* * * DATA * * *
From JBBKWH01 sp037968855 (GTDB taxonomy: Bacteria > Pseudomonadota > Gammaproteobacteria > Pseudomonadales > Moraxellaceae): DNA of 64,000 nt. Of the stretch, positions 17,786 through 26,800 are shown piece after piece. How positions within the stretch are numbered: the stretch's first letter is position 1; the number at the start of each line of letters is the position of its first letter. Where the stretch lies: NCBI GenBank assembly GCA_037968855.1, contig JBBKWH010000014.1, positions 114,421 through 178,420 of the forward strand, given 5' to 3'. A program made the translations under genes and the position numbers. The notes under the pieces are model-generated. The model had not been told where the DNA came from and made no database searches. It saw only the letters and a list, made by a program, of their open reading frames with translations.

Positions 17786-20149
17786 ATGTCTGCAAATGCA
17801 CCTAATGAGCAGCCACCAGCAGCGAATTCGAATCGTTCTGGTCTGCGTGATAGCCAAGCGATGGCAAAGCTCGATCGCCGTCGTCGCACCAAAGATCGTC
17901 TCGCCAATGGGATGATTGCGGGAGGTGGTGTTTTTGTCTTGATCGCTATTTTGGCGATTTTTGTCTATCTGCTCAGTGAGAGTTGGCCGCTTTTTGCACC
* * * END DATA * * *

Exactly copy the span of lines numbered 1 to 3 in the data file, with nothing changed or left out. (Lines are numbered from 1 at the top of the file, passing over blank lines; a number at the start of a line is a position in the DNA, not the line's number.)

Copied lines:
From JBBKWH01 sp037968855 (GTDB taxonomy: Bacteria > Pseudomonadota > Gammaproteobacteria > Pseudomonadales > Moraxellaceae): DNA of 64,000 nt. Of the stretch, positions 17,786 through 26,800 are shown piece after piece. How positions within the stretch are numbered: the stretch's first letter is position 1; the number at the start of each line of letters is the position of its first letter. Where the stretch lies: NCBI GenBank assembly GCA_037968855.1, contig JBBKWH010000014.1, positions 114,421 through 178,420 of the forward strand, given 5' to 3'. A program made the translations under genes and the position numbers. The notes under the pieces are model-generated. The model had not been told where the DNA came from and made no database searches. It saw only the letters and a list, made by a program, of their open reading frames with translations.

Positions 17786-20149
17786 ATGTCTGCAAATGCA